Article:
ON NOVEMBER 28, 1996, our Senate debated a new Tobago House of Assembly (THA) Bill, shortly thereafter to become law, which among other things made provision for a body with 12 elected seats. In her contribution, Independent Senator Dr Eastlyn McKenzie asked a prescient question: “What will be the procedure if there is a tie?”
To which the Attorney-General, Ramesh Maharaj, replied: “(This) is a matter which the government considered. The policy of the bill is that we do not want to have strict divisions in Tobago…(but to have) more consensus and unity…If there is a tie, it would probably force people to work together. For that reason, it was deliberately left out.” The Opposition PNM raised no objection to this line of reasoning.
Maharaj also assured Dr McKenzie that a tie was “not likely to occur.” Well, we know better now, don’t we. The unlikely has in fact occurred; “strict divisions” have emerged; “consensus and unity” are bad words; and no one has been able to “force people to work together.” Parliament has now hastily adopted a bill for an Assembly with 15 elected seats, a figure whose political party connotations are all too transparent, and which was plucked, bewilderingly, from a joint select committee (JSC) proposal that has not yet even been debated, let alone approved, by the very Parliament. Faris Al-Rawi spoke recently about the next Carnival. Next? The ole mas’ has already begun.
The current occupants of THA political office insist they are acting within the law. As evidence, they cite section 34(4) of the 1996 THA Act, which says that the Executive Council “shall continue to discharge its functions during any period that the Assembly stands dissolved.” The Assembly was dissolved months ago and an election held in January. Members of the new Assembly were sworn in, but, because of the tie, and consequent political jockeying, the Assembly has not yet been properly constituted – no presiding officer has been elected, and the new Assembly therefore remains in limbo. In the meantime, so the argument goes, the dissolution of the previous Assembly holds sway, and the old Executive Council, somewhat altered in appearance, stays put.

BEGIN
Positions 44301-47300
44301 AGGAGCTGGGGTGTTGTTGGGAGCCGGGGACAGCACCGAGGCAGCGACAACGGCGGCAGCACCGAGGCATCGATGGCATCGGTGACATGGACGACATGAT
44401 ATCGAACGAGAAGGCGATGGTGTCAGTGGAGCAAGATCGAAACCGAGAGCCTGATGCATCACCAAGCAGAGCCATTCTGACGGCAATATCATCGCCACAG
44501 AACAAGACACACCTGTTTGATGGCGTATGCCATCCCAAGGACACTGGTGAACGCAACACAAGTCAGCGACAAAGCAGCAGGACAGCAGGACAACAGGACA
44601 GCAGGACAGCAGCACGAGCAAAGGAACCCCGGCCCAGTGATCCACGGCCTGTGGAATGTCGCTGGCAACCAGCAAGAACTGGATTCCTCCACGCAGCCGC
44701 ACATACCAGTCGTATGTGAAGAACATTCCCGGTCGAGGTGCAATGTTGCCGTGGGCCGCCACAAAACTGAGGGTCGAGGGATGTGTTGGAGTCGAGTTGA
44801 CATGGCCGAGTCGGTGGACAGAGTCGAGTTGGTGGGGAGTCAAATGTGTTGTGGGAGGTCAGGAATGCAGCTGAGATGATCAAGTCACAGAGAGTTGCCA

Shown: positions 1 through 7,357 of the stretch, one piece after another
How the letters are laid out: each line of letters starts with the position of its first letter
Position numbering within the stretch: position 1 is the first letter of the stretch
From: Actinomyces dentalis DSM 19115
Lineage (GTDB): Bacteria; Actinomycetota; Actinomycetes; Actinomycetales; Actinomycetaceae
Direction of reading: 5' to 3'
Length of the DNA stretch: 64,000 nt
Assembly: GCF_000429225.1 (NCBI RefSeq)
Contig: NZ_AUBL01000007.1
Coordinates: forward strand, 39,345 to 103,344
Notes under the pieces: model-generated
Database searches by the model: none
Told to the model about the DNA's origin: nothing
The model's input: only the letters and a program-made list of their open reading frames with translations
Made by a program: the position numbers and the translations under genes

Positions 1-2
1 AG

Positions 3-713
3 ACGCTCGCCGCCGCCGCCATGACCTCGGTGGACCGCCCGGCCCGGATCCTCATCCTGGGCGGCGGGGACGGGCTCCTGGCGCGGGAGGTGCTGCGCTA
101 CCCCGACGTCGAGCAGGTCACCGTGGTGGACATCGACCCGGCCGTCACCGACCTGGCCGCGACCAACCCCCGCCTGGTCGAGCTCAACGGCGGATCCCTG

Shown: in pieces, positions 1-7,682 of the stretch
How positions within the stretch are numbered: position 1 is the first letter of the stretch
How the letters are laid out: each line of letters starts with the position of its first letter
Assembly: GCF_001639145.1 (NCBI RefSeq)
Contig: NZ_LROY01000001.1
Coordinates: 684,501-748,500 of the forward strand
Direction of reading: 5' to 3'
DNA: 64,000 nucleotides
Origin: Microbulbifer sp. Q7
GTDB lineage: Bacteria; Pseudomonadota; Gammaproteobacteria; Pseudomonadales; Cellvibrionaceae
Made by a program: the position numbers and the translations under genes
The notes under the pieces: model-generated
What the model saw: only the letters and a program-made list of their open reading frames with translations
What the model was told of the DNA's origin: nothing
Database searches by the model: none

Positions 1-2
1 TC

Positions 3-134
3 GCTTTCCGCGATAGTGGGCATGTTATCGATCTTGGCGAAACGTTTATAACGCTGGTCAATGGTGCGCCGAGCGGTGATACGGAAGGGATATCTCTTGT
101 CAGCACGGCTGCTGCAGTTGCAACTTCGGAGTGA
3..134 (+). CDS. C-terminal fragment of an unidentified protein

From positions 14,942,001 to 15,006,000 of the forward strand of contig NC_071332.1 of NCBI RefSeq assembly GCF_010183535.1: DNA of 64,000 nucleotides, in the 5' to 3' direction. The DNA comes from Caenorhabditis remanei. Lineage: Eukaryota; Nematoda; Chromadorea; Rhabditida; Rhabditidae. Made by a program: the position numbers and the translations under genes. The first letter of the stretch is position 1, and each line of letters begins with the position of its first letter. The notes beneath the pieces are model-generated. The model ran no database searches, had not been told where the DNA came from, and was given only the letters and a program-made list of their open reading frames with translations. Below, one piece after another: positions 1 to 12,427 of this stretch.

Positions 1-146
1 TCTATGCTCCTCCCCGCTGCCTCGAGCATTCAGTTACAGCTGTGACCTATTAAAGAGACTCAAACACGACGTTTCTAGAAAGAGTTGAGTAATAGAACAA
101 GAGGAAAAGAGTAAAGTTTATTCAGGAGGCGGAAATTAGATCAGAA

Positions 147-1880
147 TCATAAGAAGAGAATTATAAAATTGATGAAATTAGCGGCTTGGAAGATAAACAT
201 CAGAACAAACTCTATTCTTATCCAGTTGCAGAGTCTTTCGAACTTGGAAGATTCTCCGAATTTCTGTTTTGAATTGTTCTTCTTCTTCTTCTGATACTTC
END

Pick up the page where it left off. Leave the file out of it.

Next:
But even if that interpretation is legal – and it is for the courts, not the THA, to pronounce – was this the intent of the law? Surely not, but why not ask Ramesh Maharaj? If his government, with Opposition concurrence, didn’t want a divided Tobago society but rather one in which people worked together in the best interest of Tobago, not of their political parties and themselves, what has happened?
Another point. Section 22(1) of the THA Act reads: “The Assembly shall continue for four years from the date of its first sitting after any primary election, and shall then stand dissolved, unless the Assembly, by resolution, dissolves itself at an earlier date.” The last Assembly dissolved itself at an earlier date; that’s fine. But note that the Assembly is to “continue for four years from the date of its first sitting…,” and that the Assembly elected last January has so far had no sitting at all. What might that mean in practice, if the present stalemate persists? That the current occupants of THA political office, whose party didn’t win the election, might still be there four or more years from now? Was that the intent of the legislation?
The preamble to our Constitution states that the people of TT “have asserted their belief in a democratic society in which all persons may…play some part in the institutions of national life and thus develop and maintain due respect for lawfully constituted authority.” Is “authority” in Tobago, such as it may be, lawfully constituted? Even if it is, would the present situation be thought consonant with democracy and ethics? Is “due respect” being engendered?
It isn’t only the short end of the THA stick that Tobagonians are made to grasp nowadays. The JSC on Tobago internal self-government recently visited Tobago. Like others, I assumed it would hear from all those who had previously submitted comments on the draft Tobago bills. But no: it met only with political parties; civil society, like the Tobago Lawyers’ Association, was excluded. Is this how “all persons” are to “play some part in the (country’s) institutions”? Do any of the Tobagonians on the JSC support this approach? If so, would they publicly indicate why?
And what of good governance, an indispensable element of a correctly functioning democracy? Transparency International defines it as “characterised as being participatory, accountable, transparent, efficient, responsive and inclusive, respecting the rule of law and minimising opportunities for corruption.”
Have Tobagonians been paying attention, especially at this time of emotion over internal self-government?